If 300, the new battle epic based on the graphic novel by Frank Miller and Lynn Varley, had been made in Germany in the mid-1930s, it would be studied today alongside The Eternal Jew as a textbook example of how race-baiting fantasy and nationalist myth can serve as an incitement to total war.
(From Slate's review by Dana Stevens.)
Or is it a stirring depiction of the little guy standing up against the foreign invaders?
On the geopolitical military tip (and ancient Greece was nothing if not geopolitical), it's notable that these 300 bearded die-hards, attempting to repel shockingly awesome numbers of foreign usurpers from the lands beyond beyond, resemble nothing so much as an intractable insurgency willing to sacrifice everything up to and including their own lives. The parallels between American foreign-outreach programs and those of 2,400 years ago are too obvious to miss but in the end have very little to do with Snyder's film.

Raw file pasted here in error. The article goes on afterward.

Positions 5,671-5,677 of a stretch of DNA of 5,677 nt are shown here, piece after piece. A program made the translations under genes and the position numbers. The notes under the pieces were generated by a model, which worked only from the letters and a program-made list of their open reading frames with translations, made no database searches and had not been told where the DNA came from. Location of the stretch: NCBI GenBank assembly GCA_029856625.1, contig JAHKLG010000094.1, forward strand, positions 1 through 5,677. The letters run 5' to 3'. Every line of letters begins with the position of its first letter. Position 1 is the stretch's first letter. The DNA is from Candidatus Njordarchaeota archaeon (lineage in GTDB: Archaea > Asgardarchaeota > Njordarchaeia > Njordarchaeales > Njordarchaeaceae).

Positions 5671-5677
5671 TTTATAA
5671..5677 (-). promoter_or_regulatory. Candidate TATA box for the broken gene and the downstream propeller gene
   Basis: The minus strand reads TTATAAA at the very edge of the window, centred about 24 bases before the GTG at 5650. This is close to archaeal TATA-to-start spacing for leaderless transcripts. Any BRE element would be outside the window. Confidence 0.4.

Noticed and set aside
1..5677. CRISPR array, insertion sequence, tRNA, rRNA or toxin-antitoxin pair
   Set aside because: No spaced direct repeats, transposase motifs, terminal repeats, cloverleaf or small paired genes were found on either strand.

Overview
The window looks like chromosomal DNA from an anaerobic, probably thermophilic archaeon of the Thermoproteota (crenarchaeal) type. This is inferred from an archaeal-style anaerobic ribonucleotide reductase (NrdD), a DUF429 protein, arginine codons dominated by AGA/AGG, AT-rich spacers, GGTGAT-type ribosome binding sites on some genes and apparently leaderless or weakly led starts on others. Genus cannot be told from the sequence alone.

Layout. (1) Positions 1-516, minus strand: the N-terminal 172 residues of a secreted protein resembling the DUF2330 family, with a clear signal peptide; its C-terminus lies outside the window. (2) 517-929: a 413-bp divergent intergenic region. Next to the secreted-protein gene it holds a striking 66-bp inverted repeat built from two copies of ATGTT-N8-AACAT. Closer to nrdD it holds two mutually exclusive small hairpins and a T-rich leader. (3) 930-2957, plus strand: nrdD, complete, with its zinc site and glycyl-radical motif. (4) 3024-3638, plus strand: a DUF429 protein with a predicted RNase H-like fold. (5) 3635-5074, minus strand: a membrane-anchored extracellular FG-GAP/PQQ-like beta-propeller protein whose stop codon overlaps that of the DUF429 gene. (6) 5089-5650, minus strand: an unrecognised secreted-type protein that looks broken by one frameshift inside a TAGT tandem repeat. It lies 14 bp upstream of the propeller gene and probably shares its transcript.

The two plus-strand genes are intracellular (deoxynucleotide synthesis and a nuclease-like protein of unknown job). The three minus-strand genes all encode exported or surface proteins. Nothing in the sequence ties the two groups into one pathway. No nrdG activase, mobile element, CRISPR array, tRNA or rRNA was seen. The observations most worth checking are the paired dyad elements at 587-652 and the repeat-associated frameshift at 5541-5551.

(From the Austin Chronicle's review by Marc Savlov - who, to be fair, doesn't take his parallel nearly as seriously as does Stevens.)
Hmmm...you could just ask the director:
The important thing is that it’s a fun movie experience, you know. Whatever people want to say about it — it’s a sword and sandals epic, it’s a war movie — all that stuff. The truth is that in the end I really just wanted to make a movie that is a ride. And it's awesome when you walk out of it, and it’s satisfying and you saw something that you haven’t seen.
Of course, asking the Left to just enjoy something for what it is, without all the bizarre context they try to wrap around everything, may be a bit much to ask. Oh well, more enjoyment left for me.